I confess that I sometimes major in minors. I allow relatively inconsequential things to obscure other things that are critical.
Case in point: I have had a hard time getting past Duke’s recent loss to Miami in football. In truth, Duke didn’t lose to Miami. They defeated Miami. They lost to referees who performed so inadequately that following the game, the leadership of the ACC suspended all of them. On the last play of the game, Miami scored... by committing three (yep, three!) penalties that the referees failed to call. Then, adding insult to injury, the ref in the Replay Booth refused to review the play (which clearly would have reversed the touchdown and insured Duke’s victory). It was such an emotionally devastating loss in the midst of a stellar season that the team has not been the same since. It’s as if it took the heart out of them. Losing to another team is one thing, but you should never get beaten by the referees. So, I have had a difficult time processing that.
Today (Saturday) I sit in my study at the church reflecting on other things – things more important than ball games won or lost. I sit here today reflecting on the insanity of what occurred in Paris last night, with yet another action taken by godless people in the name of God. It causes me also to reflect on the recent airline tragedy of the Russian plane over Egypt that exploded, also presumably an act of terrorism. I sit here today remembering the faces of the people we recently met in South Africa: the desperately poor hoping for daily bread, the children in an orphanage hoping for a real family to welcome and love them, the incredibly Christ-like ministries being conducted on shoestring budgets, and the ongoing sobering after-effects on the evils of Apartheid. I sit here today realizing that forty thousand children will starve on planet Earth before this day is over. That’s over thirty-three hundred children per hour. I sit here today realizing that one hundred twenty-three thousand little children slept beneath bridges in America last night. I sit here today knowing that one out of every three little girls in our country, and one out of every five little boys, will be victims of physical or sexual abuse before they become teenagers.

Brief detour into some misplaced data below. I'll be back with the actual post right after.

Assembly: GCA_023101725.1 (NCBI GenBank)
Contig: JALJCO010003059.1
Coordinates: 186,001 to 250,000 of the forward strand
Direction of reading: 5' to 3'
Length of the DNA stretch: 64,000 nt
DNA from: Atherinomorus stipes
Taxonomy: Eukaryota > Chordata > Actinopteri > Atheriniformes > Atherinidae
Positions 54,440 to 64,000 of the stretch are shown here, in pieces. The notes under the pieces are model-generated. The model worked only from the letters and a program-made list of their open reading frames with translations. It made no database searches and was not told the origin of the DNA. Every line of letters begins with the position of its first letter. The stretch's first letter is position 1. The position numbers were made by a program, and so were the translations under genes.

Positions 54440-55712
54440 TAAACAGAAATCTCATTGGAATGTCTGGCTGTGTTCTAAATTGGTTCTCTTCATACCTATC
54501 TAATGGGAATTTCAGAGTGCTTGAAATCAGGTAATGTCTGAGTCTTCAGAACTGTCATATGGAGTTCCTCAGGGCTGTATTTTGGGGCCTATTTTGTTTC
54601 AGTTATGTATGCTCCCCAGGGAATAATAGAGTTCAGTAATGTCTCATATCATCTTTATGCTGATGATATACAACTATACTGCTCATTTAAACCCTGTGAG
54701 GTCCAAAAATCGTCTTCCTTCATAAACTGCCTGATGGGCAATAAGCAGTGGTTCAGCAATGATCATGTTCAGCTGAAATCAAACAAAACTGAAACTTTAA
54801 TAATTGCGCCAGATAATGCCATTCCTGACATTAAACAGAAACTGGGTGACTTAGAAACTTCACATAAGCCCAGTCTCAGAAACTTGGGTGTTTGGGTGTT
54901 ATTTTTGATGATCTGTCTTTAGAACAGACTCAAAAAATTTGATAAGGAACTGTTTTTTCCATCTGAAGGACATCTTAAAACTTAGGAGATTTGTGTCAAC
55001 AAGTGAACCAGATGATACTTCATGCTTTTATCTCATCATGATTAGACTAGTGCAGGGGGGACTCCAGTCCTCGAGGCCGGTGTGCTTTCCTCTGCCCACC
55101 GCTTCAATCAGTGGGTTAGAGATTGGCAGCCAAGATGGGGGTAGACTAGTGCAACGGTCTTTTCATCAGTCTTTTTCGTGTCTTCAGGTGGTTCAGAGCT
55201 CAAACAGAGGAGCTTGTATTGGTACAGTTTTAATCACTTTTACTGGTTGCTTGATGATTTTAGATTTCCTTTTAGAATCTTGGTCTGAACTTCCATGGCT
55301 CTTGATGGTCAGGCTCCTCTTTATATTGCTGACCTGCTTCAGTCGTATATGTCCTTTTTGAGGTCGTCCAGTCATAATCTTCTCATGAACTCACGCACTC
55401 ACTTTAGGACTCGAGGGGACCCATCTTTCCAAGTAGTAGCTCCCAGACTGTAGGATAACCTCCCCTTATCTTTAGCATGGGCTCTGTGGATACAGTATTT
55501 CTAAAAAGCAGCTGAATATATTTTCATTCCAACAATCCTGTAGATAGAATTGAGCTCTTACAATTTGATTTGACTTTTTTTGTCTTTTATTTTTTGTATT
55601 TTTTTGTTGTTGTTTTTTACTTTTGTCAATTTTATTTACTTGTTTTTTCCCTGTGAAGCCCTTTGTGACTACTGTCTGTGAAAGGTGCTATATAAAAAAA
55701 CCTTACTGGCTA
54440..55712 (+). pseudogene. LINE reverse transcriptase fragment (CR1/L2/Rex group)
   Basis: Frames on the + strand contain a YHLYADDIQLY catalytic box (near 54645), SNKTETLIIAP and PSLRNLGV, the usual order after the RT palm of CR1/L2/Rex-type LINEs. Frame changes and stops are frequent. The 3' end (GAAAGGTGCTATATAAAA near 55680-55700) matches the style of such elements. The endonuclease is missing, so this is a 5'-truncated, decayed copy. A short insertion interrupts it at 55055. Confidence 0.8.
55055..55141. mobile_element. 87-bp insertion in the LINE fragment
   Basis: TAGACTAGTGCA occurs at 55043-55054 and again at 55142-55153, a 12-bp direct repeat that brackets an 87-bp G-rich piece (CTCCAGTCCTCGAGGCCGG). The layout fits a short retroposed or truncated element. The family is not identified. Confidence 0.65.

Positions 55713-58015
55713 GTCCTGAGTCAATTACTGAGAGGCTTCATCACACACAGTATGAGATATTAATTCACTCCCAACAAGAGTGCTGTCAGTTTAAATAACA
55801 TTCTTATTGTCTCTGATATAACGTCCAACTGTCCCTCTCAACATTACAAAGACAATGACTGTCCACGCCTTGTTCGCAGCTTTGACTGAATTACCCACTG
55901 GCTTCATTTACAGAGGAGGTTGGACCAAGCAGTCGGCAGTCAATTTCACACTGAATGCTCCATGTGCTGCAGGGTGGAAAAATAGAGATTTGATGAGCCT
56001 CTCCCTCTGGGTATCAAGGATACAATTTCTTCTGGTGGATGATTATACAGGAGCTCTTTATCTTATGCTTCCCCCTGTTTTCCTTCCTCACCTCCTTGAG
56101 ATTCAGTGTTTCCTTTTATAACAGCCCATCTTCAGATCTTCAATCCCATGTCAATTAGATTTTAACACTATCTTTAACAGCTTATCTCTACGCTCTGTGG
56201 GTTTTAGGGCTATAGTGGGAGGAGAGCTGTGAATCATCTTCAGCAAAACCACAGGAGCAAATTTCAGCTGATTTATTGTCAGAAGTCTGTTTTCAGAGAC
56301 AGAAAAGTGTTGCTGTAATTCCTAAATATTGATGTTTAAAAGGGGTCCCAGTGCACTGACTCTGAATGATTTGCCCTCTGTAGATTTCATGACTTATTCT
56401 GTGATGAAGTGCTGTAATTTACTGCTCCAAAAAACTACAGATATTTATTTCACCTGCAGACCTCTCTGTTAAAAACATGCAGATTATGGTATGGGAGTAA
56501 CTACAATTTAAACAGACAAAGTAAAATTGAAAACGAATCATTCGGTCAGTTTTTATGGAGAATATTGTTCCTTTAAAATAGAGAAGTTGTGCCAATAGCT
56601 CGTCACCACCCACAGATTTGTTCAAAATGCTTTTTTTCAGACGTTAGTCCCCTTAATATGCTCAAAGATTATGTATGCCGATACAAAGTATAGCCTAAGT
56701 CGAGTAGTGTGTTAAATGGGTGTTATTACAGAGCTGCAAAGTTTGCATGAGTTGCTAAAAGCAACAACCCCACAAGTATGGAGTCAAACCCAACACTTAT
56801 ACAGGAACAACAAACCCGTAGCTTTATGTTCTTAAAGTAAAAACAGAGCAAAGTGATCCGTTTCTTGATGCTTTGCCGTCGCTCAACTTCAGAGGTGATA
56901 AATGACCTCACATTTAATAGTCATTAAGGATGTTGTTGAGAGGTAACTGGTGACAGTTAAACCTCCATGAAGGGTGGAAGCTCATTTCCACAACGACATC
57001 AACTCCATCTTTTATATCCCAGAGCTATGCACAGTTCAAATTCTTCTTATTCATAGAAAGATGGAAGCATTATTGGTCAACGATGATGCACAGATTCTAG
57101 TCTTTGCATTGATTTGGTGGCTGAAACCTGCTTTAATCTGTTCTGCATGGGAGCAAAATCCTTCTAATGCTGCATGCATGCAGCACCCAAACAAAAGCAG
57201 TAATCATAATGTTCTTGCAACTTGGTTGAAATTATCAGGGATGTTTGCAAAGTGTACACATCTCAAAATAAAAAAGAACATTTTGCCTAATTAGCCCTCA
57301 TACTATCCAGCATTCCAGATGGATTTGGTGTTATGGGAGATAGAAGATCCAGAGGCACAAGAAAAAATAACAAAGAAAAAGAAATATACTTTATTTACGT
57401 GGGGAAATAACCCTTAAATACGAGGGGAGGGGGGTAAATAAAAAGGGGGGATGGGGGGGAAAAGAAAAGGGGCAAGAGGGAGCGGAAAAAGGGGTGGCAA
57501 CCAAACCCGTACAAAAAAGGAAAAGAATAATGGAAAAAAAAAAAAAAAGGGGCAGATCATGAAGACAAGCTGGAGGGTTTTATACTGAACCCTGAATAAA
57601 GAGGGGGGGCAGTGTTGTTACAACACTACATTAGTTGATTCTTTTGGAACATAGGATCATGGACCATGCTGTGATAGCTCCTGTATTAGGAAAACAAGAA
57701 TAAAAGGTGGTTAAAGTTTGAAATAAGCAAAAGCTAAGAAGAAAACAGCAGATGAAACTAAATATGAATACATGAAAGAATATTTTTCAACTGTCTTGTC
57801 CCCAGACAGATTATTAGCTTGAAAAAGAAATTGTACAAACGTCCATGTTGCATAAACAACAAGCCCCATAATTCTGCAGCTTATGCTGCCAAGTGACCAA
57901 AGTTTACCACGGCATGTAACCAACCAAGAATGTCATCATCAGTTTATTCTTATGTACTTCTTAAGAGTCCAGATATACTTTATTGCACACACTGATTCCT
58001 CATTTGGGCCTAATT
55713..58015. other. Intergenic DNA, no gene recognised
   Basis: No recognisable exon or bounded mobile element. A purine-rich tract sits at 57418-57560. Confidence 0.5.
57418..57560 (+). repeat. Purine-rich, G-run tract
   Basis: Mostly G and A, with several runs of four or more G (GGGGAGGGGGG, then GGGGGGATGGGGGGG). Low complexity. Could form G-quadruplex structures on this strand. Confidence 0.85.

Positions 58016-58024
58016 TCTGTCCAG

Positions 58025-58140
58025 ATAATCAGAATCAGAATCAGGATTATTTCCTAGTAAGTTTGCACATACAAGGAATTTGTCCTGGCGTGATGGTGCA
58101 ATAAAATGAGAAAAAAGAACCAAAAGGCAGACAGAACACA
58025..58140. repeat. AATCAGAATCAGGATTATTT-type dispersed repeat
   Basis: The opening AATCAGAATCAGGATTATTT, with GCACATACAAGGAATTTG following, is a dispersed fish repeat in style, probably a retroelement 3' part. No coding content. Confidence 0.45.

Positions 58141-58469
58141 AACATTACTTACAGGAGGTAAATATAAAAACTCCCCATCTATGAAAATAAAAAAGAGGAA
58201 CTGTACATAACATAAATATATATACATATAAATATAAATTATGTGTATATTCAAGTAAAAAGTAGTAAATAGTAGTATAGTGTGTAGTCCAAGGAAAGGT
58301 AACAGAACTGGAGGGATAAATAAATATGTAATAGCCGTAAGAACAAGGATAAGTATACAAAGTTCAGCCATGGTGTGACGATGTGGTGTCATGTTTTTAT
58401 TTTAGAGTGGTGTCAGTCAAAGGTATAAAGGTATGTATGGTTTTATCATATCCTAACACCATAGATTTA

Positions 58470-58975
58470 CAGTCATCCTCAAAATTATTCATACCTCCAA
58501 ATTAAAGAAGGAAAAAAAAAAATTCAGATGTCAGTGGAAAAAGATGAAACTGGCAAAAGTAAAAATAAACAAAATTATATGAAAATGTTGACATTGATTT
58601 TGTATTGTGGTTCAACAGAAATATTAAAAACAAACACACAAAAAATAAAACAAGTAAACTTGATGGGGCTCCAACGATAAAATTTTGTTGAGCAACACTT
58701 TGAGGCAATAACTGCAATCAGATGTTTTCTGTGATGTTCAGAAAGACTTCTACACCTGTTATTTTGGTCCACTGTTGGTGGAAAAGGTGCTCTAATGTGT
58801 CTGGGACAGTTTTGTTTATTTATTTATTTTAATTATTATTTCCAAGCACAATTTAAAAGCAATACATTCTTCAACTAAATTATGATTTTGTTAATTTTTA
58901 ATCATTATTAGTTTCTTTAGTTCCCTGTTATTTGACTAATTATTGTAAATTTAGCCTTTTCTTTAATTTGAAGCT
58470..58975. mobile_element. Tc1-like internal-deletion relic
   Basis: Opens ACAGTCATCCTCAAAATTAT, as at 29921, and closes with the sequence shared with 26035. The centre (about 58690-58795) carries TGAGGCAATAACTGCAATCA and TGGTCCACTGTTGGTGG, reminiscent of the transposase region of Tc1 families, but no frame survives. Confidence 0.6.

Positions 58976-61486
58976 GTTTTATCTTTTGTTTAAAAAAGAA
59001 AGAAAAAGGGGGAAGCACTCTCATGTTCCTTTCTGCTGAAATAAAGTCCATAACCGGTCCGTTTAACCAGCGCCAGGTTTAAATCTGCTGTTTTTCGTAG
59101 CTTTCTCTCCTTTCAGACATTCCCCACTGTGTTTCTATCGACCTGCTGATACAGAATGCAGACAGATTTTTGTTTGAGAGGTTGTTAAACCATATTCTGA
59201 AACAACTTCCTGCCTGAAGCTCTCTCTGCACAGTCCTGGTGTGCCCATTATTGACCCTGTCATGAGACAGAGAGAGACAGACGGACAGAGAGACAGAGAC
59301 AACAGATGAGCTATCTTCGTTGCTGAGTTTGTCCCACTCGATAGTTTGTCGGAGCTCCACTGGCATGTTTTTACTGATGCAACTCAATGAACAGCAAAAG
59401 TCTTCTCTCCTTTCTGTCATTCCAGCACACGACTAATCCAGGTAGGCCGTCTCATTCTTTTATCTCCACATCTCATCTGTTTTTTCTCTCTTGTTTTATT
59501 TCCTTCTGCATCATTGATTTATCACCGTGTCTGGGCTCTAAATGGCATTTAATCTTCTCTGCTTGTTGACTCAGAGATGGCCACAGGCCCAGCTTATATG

Jesus accused people of “straining at gnats and swallowing camels.” In other words, they had their priorities all out of balance. They majored in minors, worrying about things that are at best peripheral and ignoring other things that are absolutely crucial. The prayers I pray, the energies I spend, and the efforts I make during this earthly pilgrimage really ought to be about things that matter. Otherwise, we miss the mark in life and, in so doing, we miss the chance to make a mark that will have meaning in the world.